The official student newspaper of University of Wisconsin-Eau Claire since 1923.

The Spectator

The official student newspaper of University of Wisconsin-Eau Claire since 1923.

The Spectator

The official student newspaper of University of Wisconsin-Eau Claire since 1923.

The Spectator

The art of changing a perspective

These are the most important things I’ve thought about in the past month
Photo by Elyse Braun
A Venn diagram comparing women and poetry, which now holds space on my bedroom wall.

I believe our perspectives shape the way we see the world. I also believe the world has the power to change our perspectives on all things.

I’m not much of a talker. As a result, I think. A lot. But given the new year, it feels like a good time to share a few of the things that I’ve recently learned.

Fair warning, my thinking is not as simple as cookie recipes or as outlandish as the lineage of European royalty (which I may or may not also know a lot about). My process is more thoughtful than anything.

Women and poetry: A graphic

I saw a Venn diagram a few days ago that made my jaw drop. The two circles each had a single word inside, “poetry” and “women.” Where the circles overlapped was a line saying, “Only pleasant when they’re easy to understand.”

Historically women have been admired for their simplicity rather than their complexity. They have been attractive in the sense that there’s not very much you have to figure out. 

Women weren’t allowed to own land or property, couldn’t take part in politics, were often never taught to read or write and were discouraged from having hobbies outside of housework. They were whatever they were told to be.    

And as someone who has admiration for Richard Siken and Robert Browning, I have always loved poetry that makes me think. I have always loved people that make me think. I’m not saying that I couldn’t understand the diagram, I just refuse to agree.

And it poses the question: is it better to be loved or to be understood?

“I’m Not a Mountain” by Sarah Kinsley

I have been listening to it for years, though lately I have been hearing it in a different light. 

The song illustrates the yearning to be strong as an individual but the fear of not knowing what is to come without the safety of others around. 

A favorite line of mine is, “You say we all go mad / But I don’t believe that / So you prove it to me.” Another is, “I’m not a mountain / I can’t hold you on my own.”

The world is a scary place regardless of whether we brave it alone or with others. This song has shown me that I’m not alone in being afraid and that things aren’t always supposed to be easy. 

The idea of gender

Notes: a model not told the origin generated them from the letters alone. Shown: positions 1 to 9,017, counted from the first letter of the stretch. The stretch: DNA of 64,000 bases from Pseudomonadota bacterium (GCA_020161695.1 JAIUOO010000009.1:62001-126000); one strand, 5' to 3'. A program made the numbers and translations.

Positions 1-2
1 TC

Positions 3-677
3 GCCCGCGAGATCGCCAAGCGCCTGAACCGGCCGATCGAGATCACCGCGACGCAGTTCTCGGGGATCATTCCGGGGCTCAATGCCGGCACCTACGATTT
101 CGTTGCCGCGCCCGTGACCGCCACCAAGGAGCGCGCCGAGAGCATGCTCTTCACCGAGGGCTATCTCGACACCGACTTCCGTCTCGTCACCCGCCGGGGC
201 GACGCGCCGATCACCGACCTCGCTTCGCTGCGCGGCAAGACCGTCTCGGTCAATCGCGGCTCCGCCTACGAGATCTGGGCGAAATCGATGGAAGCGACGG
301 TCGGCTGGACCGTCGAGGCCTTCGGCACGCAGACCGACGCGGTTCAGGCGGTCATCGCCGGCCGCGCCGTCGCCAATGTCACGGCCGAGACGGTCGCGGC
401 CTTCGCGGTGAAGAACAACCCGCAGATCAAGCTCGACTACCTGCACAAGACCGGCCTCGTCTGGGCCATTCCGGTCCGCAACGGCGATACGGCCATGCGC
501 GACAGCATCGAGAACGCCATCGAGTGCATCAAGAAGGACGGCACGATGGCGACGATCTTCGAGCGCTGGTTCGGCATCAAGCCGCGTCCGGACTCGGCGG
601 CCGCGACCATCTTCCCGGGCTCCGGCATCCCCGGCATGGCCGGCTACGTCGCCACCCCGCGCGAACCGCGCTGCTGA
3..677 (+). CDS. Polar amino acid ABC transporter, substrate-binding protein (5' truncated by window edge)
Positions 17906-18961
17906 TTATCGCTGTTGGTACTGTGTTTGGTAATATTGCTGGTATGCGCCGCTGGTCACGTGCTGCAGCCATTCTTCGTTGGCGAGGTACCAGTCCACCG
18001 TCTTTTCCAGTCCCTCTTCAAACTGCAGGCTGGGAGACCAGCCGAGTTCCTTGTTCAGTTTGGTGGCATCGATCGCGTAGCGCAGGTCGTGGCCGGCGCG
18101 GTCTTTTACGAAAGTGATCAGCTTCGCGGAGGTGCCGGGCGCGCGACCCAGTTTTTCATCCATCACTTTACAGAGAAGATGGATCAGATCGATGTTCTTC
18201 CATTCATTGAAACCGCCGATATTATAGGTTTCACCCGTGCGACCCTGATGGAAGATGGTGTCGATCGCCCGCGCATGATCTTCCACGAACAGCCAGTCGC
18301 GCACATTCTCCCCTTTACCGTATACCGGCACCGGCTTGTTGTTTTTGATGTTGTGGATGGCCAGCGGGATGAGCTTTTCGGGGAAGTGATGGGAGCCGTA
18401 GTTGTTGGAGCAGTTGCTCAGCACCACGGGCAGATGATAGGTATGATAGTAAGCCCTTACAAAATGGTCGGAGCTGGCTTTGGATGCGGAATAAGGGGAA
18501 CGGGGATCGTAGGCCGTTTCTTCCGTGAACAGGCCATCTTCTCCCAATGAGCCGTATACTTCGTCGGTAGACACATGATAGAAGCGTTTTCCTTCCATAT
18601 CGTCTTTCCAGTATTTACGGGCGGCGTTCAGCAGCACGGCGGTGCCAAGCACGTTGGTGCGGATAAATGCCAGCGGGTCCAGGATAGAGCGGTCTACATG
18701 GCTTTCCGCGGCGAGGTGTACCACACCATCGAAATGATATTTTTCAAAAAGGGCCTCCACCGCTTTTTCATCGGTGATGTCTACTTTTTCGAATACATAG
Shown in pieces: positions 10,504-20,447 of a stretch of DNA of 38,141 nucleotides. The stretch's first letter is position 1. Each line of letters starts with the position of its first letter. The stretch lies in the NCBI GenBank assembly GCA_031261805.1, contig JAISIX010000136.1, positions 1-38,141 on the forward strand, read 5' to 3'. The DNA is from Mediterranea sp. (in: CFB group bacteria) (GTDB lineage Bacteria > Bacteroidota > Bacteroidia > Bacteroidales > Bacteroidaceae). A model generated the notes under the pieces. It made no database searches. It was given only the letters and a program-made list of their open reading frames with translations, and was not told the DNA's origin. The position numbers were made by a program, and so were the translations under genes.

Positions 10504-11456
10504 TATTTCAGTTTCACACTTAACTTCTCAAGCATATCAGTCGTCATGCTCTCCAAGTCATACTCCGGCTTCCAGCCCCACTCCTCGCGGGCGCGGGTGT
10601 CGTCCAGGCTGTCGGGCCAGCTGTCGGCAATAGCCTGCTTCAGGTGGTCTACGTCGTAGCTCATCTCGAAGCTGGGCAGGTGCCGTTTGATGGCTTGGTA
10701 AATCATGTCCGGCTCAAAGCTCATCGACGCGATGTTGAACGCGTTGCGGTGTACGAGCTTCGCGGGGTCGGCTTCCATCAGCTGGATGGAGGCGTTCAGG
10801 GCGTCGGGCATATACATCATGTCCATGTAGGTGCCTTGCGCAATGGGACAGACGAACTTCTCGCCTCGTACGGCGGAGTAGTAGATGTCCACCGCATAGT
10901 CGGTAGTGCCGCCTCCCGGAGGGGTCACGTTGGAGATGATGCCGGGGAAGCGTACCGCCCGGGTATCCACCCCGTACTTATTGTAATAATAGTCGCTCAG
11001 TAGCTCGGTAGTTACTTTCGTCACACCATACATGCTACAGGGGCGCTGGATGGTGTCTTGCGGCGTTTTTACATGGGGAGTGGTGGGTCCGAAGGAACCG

As a part of a class that I’m taking at UW-Eau Claire, I recently read the monster of a piece that is “Gender: A Useful Category of Historical Analysis” by Joan W. Scott, which is one of the hardest pieces of gender-focused literature to understand.

Scott concludes that gender is a “social category imposed on a sexed body,” as well as that gender is the “primary way of signifying relationships of power.” 

I have been thinking about these ideas a lot since reading about them. I realize now that gender is only ever used in conversations as an attempt to include women. When you think of the word gender, you think of women, not men.  

Expression makes us who we are. I’m not going to pretend that I don’t feed into the stereotypes that I was born into. But I now recognize that they only define me if I let them.

It’s so important to have conversations that analyze how ideals of the past have become outdated in our journey to the future. Change is not a one-person job.

Being young but getting older

I turn 20 this year. I must say that it’s not that I think that I’m old but rather the idea of getting older that makes me nervous.

I have waited my entire life to get to the point where my dreams are right in front of me. But what if I reach out to grab them and I miss? 

Through my fear, I’ve realized I’m not one of those people who thinks that my fate is predetermined. I used to be shy in the sense that I would shake off bad outcomes as if they were natural. But I’m not like that anymore.

And I don’t fear getting old. I can see how peaceful it might be. I want to be the type of person who looks back at their life and is full of pride, not hollow with regret.  


That was a lot to take in. I’m not going to say I warned you (but I did). I want to let everyone process in their own way, but I’ll tell you what I’ve concluded.

There is beauty in complexity, in failing, in expression, in aging, in changing. There is beauty in front of all of us that transcends the textbook definition. And it is something to be appreciated.

Braun can be reached at [email protected].

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    Sharon Doughty SchmidtFeb 20, 2024 at 12:21 pm

    I’m glad you are realizing getting “old” is okay, because this grandma will not get any younger. That was a terrific article of your opinion on “Women and Pottery”. You are truly an excellent writer and a great chief editor. Love U, Grandma